The Daily Tar Heel

Serving the students and the University community since 1893

Tuesday March 21st

Businesses move out, in, up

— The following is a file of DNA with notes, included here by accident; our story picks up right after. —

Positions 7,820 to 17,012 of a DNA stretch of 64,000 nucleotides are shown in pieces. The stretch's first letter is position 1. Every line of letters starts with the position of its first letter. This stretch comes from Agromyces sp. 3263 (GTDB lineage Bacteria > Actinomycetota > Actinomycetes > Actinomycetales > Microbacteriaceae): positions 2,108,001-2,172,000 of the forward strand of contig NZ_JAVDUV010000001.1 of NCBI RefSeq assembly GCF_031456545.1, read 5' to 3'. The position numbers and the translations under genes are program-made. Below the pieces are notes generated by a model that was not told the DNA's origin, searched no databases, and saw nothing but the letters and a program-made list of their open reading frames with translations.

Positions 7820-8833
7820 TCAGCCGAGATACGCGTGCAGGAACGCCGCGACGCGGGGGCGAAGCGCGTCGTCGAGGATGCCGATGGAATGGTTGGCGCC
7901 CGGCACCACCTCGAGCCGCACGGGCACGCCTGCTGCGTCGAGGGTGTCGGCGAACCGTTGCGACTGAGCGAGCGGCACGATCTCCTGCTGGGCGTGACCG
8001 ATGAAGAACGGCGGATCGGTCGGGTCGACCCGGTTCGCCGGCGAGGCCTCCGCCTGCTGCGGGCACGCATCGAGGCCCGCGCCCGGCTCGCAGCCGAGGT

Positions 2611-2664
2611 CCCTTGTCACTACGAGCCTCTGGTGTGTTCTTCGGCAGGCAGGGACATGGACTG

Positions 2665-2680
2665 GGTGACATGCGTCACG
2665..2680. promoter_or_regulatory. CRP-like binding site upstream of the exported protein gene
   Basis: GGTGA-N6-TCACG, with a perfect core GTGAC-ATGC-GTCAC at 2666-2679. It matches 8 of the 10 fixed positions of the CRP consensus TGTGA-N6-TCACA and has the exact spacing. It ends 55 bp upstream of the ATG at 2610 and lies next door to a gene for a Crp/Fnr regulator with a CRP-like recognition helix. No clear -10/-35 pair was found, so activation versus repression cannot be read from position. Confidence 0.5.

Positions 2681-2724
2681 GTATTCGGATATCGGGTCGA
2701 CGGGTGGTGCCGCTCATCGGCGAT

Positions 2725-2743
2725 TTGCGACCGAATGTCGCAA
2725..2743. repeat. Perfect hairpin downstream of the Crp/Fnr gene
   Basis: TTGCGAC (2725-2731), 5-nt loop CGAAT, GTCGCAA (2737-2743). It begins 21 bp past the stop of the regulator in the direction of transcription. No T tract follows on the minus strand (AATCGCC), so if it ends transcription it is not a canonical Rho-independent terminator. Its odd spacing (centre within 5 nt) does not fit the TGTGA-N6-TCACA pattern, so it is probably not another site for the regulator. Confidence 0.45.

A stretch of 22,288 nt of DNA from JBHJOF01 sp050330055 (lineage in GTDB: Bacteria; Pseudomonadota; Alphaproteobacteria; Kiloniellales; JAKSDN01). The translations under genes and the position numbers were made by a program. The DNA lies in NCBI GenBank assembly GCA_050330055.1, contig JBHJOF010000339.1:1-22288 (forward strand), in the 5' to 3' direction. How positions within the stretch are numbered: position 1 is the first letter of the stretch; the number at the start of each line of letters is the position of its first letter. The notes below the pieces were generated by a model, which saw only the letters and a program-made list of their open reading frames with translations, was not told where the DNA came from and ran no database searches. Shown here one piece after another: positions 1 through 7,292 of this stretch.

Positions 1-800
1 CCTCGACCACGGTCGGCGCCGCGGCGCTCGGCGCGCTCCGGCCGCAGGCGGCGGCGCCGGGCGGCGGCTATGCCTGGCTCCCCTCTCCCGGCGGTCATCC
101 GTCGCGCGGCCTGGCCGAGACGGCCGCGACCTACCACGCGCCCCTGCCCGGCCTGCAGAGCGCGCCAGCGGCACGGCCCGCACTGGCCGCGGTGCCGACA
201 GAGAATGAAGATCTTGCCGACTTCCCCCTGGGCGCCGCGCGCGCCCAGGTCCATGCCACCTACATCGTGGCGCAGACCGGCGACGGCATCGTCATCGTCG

The local business community saw its fair share of change this year. The issue of turnover is a common one for the downtown business community, and this year was no different. "The changes have been good," said Liz Parham, the executive director of the Chapel Hill Downtown Partnership. Besides the perennial shift in eateries, the downtown welcomed a new children's museum called Kidzu. The museum opened in early March at 105 E. Franklin St., the former home of the Laughing Turtle Home store. "That's a great asset for the district," Parham said of the museum. "It will bring in a younger crowd." The older Franklin Street patrons probably noticed that one of downtown's historic fast-food eateries shut down in February. Hector's, which had been at 201 E. Franklin St. since 1969, closed briefly this year to make way for the East End Martini Bar's expansion. The restaurant quickly reopened in March at 108 Henderson St., the former Off Franklin Bar and Grill location. "The new location is better; it's more clean," Juan Bautista, co-owner of the restaurant, said in March. The move forced the restaurant to change its setup, as Hector's now has its kitchen closed off from customers, rather than in the dining area. The old Hector's spot still is waiting to open up to the public. East End plans to open up a night club called Uptown at the old restaurant venue. The club's opening was delayed because of confusion about a fire ordinance that requires new establishments to install a sprinkler system. Co-owner Craig LaMontagne said in mid-April that he is working on what avenues to take to be exempted from this rule, which would delay the club's opening two more months. Another eatery announced this year that it would be moving. El Rodeo is moving down a block, from 1404 E. Franklin St. to 1502 E. Franklin St. Owner Rigo Ibarra said he is excited about the move. He does not know the exact move-in date, but he said it might happen in about two weeks. The move will allow the restaurant to occupy a newer and larger space after 17 years in its bright-orange home. "We're going to have a much better place," Ibarra said. Some older establishments closed their doors this year, after decades in the Chapel Hill-Carrboro area. Pace Gift Shop in Glen Lennox shopping center closed at the end of January after more than 53 years in business. Store owner Wendy Maxwell said she has been unable to find a buyer for the store. Riggsbee-Hinson Furniture Co., 311 E. Main St., announced this spring that is was closing after a 58-year run in Carrboro. The store closed as a result of lackluster business and the failing health of store owner Charles Browning, who died March 25 Co-manager Chip Browning, son of Charles Browning, said he is in the process of cleaning things up and "yard-selling things out of here." He said it was difficult to operate a small business in the midst of competition from larger stores. "People are more apt to go shopping at these giant stores." Contact the City Editor at


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